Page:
I wrote recently about how the threat from within your organisation is one that you need to take seriously and now, according to a new survey from service provider SecureData, some 60% of IT professionals view employee carelessness as the single biggest risk to an organisation’s security.
Thats quite a staggering figure given all the recent press about targeted attacks and high profile data breaches and is well above more traditional concerns of data theft (13%), external malware (10%) and technology failure (7%).
The survey polled the responses of 110 IT professionals, many of whom are in large organisations employing over 5,000 personnel.
Interestingly, when asked about which internal departments posed the greatest risk to security, the IT pros highlighted Operations teams as being the biggest cause for concern with forty percent pointing their fingers in that direction. Your organisation’s Finance teams may also have felt like their ears were burning as it was seen as a significant point of worry (thirteen percent) amongst those questioned.
Curiously, not one of the respondents highlighted cloud security as being a primary concern, despite the fact that this is an area that usually stirs much debate.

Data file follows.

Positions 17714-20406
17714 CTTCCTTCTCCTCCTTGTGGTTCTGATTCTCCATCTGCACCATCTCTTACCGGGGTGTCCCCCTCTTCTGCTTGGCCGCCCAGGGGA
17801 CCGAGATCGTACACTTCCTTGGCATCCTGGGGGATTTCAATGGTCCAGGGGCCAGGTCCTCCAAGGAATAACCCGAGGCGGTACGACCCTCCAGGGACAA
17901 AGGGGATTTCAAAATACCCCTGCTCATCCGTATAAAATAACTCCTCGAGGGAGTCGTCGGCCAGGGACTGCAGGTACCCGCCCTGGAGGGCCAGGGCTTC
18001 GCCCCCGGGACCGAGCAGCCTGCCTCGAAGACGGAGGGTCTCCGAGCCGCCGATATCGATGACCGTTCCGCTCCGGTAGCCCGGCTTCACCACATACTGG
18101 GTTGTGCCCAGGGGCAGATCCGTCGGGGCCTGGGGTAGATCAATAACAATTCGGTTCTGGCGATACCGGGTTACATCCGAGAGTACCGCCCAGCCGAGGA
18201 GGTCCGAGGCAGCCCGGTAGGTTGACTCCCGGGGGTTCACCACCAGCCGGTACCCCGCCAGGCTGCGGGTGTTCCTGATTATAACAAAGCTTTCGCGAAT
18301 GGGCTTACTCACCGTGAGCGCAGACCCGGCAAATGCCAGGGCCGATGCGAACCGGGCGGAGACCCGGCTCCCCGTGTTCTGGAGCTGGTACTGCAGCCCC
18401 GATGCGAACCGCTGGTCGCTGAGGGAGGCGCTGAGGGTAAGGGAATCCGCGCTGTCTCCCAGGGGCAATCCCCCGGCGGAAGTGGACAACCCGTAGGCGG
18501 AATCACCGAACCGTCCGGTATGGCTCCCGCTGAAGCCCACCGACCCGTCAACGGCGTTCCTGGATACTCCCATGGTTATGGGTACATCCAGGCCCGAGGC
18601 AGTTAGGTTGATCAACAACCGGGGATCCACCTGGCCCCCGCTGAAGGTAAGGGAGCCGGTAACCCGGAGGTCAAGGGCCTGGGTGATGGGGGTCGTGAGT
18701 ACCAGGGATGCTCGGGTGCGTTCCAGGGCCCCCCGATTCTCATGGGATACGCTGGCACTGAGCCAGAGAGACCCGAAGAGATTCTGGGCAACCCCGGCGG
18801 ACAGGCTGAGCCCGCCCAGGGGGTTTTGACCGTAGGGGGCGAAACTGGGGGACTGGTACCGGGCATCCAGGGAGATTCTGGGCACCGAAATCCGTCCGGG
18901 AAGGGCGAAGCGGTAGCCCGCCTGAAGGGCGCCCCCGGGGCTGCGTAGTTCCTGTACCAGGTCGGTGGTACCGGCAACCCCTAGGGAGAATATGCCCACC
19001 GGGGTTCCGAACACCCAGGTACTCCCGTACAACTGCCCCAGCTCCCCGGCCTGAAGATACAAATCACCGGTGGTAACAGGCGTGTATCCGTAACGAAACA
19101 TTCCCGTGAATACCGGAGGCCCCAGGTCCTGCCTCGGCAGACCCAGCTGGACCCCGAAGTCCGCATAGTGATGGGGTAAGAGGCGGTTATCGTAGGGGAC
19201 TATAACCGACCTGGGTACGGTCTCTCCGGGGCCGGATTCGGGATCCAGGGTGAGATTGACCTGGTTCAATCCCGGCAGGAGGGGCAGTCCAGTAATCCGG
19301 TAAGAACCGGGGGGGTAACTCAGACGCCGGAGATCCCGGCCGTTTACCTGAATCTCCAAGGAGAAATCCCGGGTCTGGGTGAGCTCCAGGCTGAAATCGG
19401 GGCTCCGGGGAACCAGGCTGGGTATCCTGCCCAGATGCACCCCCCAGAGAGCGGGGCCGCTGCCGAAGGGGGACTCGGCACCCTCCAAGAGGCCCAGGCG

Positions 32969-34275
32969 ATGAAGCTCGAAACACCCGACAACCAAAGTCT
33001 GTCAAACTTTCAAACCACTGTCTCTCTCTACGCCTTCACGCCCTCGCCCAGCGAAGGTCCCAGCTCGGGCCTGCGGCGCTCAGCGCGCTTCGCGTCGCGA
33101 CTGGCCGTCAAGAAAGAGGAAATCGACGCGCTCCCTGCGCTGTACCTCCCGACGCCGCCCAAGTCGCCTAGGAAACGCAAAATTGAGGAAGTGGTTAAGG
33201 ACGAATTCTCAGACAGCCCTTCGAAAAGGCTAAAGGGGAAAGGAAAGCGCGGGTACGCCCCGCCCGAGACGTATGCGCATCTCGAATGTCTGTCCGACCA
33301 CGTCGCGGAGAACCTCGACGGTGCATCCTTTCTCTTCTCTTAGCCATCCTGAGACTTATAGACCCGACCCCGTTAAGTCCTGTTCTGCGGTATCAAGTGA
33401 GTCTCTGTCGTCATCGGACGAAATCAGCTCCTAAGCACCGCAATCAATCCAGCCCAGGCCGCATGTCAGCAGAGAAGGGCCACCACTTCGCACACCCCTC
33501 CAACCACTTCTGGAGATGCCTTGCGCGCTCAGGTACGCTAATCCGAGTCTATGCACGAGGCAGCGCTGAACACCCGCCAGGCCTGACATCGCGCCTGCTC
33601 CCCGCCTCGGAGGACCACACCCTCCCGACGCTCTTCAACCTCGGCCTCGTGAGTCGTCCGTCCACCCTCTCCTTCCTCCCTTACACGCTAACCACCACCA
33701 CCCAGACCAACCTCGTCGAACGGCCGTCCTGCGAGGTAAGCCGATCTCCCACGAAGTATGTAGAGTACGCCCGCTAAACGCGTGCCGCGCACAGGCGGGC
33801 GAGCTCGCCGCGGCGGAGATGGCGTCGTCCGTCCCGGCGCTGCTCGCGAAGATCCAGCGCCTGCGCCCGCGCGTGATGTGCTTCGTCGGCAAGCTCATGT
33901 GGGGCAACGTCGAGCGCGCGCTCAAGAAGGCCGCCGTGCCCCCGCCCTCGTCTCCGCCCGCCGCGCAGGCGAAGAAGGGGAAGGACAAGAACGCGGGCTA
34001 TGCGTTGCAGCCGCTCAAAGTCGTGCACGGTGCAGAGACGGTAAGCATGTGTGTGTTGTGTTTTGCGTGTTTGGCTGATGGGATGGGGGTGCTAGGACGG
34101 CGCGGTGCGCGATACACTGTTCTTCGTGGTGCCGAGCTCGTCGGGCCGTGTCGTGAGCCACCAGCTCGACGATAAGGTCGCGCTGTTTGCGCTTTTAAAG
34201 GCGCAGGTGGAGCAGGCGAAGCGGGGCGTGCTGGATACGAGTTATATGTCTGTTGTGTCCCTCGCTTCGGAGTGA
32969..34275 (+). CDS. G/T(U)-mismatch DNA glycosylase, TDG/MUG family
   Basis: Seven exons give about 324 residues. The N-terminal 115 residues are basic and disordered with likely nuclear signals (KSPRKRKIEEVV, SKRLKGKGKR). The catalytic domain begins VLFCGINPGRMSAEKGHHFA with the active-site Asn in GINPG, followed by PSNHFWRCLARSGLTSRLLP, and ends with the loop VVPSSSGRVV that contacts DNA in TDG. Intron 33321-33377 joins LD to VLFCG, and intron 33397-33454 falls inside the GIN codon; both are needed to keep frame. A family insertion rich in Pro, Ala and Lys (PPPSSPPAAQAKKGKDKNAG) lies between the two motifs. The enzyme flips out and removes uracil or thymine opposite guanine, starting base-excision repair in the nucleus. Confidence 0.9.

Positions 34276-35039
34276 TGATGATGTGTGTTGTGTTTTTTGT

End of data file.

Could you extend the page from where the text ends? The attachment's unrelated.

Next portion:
The short survey shows that IT professionals are well aware that employees acting primarily outside of the security function pose their own unique type of risk but there was little consensus on how to improve matters.
Forty percent of those polled said that they felt some sort of education was key in improving security awareness amongst non-technical staff but at the same time a quarter of those polled conceded that a clear security management policy was their organisation’s weakest area.
In terms of taking ultimate responsibility for corporate security decision-making 44% of the IT pros said that C-level staff picked up the ball whilst 12% said that department heads took the role in their organisation. Interestingly, and perhaps tellingly, 44% also said that decision-making fell into the hands of junior IT managers.
Looking at the findings, SecureData CEO Etienne Greeff said:
“There’s a huge opportunity here for organisations to tighten security simply by better educating their staff. Don’t leap to technical answers and complex solutions. This is not about budget-busting new technologies, but going back to basics: plan and deliver a simple, straightforward security policy that employees can easily follow.”
The survey also discovered that 50% of respondents see a holistic approach to security as being crucial to meeting the security challenge whilst 36% observed that detecting threats quickly is the weakest area of their current approach.
In conclusion Greef said,
“It’s encouraging to see so many recognising the importance of a holistic approach to security. Assessing risk, detecting threats earlier, protecting valuable assets and responding quickly when there is a breach will help restore trust in colleagues across an organisation. But this leadership must come from the top, with the C-level stepping up to tackle the security knowledge gap in their organisations.”
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